Most interesting landmarks of Tristan da Cunha
Tristan da Cunha is a part of British Overseas Territory of Saint Helena, Ascension and Tristan da Cunha under the jurisdiction of United Kingdom. It has a dependency – Gough Island – a single island located 400 km to the south from Tristan da Cunha.
Tristan de Cunha Island has one of the most remote permanent civilian settlements in the world – Edinburgh of the Seven Seas, established in 1816.
The Inaccessible Island is one of the least disrupted ecosystems in the cool temperate zone of the world and due to this is included in the UNESCO World Heritage list as a part of the monument "Gough and Inaccessible Islands".
These spectacular islands have numerous interesting landmarks. Here are mentioned just few waterfalls, cliffs, caves – but there are many more.
- Big Watron Waterfall – Tristan da Cunha island. Tall, spring fed waterfall on a brook, the main water supply of the Edinburg of the Seven Seas.
- Caves of Cave Point – southwest of Tristan da Cunha. A group of several caves cut in the volcanic rock by the sea. Occasionally used by islanders to stay overnight during their hunting trips.
- Cliffs in south-east of Tristan da Cunha – Tristan da Cunha island. Steep (but not vertical) cliffs rising from the sea up to 600 m high.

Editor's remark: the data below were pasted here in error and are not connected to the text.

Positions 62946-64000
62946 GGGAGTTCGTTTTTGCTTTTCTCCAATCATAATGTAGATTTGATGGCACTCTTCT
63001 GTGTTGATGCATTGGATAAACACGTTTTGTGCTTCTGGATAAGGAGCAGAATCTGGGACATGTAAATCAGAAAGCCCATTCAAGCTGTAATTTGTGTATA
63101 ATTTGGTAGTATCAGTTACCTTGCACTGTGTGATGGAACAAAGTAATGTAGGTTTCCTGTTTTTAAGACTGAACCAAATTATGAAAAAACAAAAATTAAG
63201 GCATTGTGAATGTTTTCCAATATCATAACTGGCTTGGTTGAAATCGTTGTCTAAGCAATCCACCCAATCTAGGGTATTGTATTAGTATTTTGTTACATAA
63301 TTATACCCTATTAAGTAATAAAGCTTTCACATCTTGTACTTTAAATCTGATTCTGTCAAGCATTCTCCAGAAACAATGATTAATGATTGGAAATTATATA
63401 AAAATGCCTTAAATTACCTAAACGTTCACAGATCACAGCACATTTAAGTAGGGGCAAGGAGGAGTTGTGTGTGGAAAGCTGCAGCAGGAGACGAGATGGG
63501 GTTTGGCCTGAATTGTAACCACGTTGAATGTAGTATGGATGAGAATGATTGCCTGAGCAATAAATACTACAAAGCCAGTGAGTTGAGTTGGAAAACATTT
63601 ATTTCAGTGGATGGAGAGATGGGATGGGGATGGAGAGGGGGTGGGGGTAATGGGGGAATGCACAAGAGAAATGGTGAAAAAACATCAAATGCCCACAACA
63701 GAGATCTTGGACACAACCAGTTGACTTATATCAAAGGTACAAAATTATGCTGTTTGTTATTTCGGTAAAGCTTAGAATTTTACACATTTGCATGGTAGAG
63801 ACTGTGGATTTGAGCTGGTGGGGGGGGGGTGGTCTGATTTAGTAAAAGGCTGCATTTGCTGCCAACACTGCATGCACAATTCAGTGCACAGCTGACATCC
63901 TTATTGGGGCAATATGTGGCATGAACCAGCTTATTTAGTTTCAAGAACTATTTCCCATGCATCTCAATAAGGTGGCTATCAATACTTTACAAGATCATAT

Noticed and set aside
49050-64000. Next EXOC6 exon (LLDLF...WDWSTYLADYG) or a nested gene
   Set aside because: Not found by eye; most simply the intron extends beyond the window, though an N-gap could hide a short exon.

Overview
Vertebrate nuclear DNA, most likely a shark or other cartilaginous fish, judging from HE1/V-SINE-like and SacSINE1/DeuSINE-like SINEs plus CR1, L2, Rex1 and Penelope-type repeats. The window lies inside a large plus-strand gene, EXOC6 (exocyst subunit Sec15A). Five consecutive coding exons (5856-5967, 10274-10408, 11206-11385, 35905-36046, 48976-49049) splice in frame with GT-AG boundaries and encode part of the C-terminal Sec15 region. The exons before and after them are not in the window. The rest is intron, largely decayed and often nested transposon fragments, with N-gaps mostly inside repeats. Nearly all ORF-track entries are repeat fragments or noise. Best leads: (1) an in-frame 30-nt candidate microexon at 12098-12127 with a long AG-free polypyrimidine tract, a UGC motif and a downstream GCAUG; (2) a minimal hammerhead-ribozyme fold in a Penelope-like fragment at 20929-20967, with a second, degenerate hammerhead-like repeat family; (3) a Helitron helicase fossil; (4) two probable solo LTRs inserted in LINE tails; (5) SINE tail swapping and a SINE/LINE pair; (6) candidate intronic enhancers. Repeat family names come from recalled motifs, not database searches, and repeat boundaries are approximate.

- Inaccessible Island ecosystem – Inaccessible Island. One of the least disturbed ecosystems in the world with high number of endemic species. Here live two species of birds, eight species of plants and 10 species of invertebrates which are not met anywhere else in the world. Inaccessible Island flightless rail (Atlantisia rogersi) is the smallest flightless bird in the world – up to 17 cm long.
- Waterfall of Waterfall Gulch – Inaccessible Island. Permanent, 230 m tall waterfall with several cascades.
Described landmarks of Tristan da Cunha
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Rugged, volcanic and very remote, the three tiny islands of St Helena, Ascension and Tristan da Cunha dot the South Atlantic like so many bits of flotsam. As Napoleon’s place of exile following the Battle of Waterloo, St Helena has gained a notoriety that assures its place in the travel lexicon. This fully revised edition includes information on St Helena’s new airport, which makes it possible for the first time for visitors to explore the island’s natural and historic attractions without a five-day sea voyage to get here.
Katherine Mary Barrow: Wife of the Rev. J. G. Barrow, Missionary Clergyman in Tristan Da Cunha and fellow-worker with him on that island.